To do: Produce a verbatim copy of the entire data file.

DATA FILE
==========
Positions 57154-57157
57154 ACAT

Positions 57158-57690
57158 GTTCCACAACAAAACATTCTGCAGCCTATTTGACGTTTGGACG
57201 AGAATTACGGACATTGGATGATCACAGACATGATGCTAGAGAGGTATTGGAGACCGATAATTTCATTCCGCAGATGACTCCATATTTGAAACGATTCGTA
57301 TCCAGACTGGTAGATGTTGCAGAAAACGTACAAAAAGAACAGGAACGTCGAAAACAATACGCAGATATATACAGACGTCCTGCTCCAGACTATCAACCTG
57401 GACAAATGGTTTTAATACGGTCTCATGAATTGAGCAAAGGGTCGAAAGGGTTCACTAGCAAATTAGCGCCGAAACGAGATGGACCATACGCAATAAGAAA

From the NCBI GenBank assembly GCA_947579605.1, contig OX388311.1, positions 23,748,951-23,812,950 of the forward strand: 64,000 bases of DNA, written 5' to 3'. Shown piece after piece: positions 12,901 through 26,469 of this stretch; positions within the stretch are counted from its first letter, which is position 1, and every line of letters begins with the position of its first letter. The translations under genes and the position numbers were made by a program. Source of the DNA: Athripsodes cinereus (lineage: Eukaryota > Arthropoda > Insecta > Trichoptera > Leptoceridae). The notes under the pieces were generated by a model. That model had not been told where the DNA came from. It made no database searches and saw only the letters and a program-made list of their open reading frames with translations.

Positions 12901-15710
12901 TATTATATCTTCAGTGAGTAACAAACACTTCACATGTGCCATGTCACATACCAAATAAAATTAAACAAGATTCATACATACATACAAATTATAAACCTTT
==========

Positions 57154-57157
57154 ACAT

Positions 57158-57690
57158 GTTCCACAACAAAACATTCTGCAGCCTATTTGACGTTTGGACG
57201 AGAATTACGGACATTGGATGATCACAGACATGATGCTAGAGAGGTATTGGAGACCGATAATTTCATTCCGCAGATGACTCCATATTTGAAACGATTCGTA
57301 TCCAGACTGGTAGATGTTGCAGAAAACGTACAAAAAGAACAGGAACGTCGAAAACAATACGCAGATATATACAGACGTCCTGCTCCAGACTATCAACCTG
57401 GACAAATGGTTTTAATACGGTCTCATGAATTGAGCAAAGGGTCGAAAGGGTTCACTAGCAAATTAGCGCCGAAACGAGATGGACCATACGCAATAAGAAA

From the NCBI GenBank assembly GCA_947579605.1, contig OX388311.1, positions 23,748,951-23,812,950 of the forward strand: 64,000 bases of DNA, written 5' to 3'. Shown piece after piece: positions 12,901 through 26,469 of this stretch; positions within the stretch are counted from its first letter, which is position 1, and every line of letters begins with the position of its first letter. The translations under genes and the position numbers were made by a program. Source of the DNA: Athripsodes cinereus (lineage: Eukaryota > Arthropoda > Insecta > Trichoptera > Leptoceridae). The notes under the pieces were generated by a model. That model had not been told where the DNA came from. It made no database searches and saw only the letters and a program-made list of their open reading frames with translations.

Positions 12901-15710
12901 TATTATATCTTCAGTGAGTAACAAACACTTCACATGTGCCATGTCACATACCAAATAAAATTAAACAAGATTCATACATACATACAAATTATAAACCTTT